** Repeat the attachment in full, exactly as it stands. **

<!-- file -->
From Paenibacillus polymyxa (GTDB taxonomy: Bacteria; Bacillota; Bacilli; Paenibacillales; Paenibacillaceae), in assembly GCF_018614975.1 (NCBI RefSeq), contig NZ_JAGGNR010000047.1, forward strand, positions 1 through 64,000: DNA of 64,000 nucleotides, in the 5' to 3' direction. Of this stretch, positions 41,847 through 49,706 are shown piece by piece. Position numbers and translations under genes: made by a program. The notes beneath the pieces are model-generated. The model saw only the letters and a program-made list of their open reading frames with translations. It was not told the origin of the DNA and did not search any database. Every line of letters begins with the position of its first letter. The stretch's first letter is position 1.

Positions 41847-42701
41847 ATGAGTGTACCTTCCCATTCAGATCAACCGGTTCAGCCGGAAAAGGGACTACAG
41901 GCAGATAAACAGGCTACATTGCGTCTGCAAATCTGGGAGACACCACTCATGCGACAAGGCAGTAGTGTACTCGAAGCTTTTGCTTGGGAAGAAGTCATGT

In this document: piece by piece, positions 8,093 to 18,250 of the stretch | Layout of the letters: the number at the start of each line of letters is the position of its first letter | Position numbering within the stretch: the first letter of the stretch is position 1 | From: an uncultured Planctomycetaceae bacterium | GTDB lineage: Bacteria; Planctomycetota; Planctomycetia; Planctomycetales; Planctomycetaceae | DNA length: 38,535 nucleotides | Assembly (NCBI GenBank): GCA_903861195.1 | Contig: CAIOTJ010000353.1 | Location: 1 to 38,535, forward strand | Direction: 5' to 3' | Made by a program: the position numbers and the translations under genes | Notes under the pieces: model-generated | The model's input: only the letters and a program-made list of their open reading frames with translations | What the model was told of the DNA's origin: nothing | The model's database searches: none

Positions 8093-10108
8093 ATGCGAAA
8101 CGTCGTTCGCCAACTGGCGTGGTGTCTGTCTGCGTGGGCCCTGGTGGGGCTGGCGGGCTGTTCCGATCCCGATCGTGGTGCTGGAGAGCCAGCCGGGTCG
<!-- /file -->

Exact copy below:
From Paenibacillus polymyxa (GTDB taxonomy: Bacteria; Bacillota; Bacilli; Paenibacillales; Paenibacillaceae), in assembly GCF_018614975.1 (NCBI RefSeq), contig NZ_JAGGNR010000047.1, forward strand, positions 1 through 64,000: DNA of 64,000 nucleotides, in the 5' to 3' direction. Of this stretch, positions 41,847 through 49,706 are shown piece by piece. Position numbers and translations under genes: made by a program. The notes beneath the pieces are model-generated. The model saw only the letters and a program-made list of their open reading frames with translations. It was not told the origin of the DNA and did not search any database. Every line of letters begins with the position of its first letter. The stretch's first letter is position 1.

Positions 41847-42701
41847 ATGAGTGTACCTTCCCATTCAGATCAACCGGTTCAGCCGGAAAAGGGACTACAG
41901 GCAGATAAACAGGCTACATTGCGTCTGCAAATCTGGGAGACACCACTCATGCGACAAGGCAGTAGTGTACTCGAAGCTTTTGCTTGGGAAGAAGTCATGT

In this document: piece by piece, positions 8,093 to 18,250 of the stretch | Layout of the letters: the number at the start of each line of letters is the position of its first letter | Position numbering within the stretch: the first letter of the stretch is position 1 | From: an uncultured Planctomycetaceae bacterium | GTDB lineage: Bacteria; Planctomycetota; Planctomycetia; Planctomycetales; Planctomycetaceae | DNA length: 38,535 nucleotides | Assembly (NCBI GenBank): GCA_903861195.1 | Contig: CAIOTJ010000353.1 | Location: 1 to 38,535, forward strand | Direction: 5' to 3' | Made by a program: the position numbers and the translations under genes | Notes under the pieces: model-generated | The model's input: only the letters and a program-made list of their open reading frames with translations | What the model was told of the DNA's origin: nothing | The model's database searches: none

Positions 8093-10108
8093 ATGCGAAA
8101 CGTCGTTCGCCAACTGGCGTGGTGTCTGTCTGCGTGGGCCCTGGTGGGGCTGGCGGGCTGTTCCGATCCCGATCGTGGTGCTGGAGAGCCAGCCGGGTCG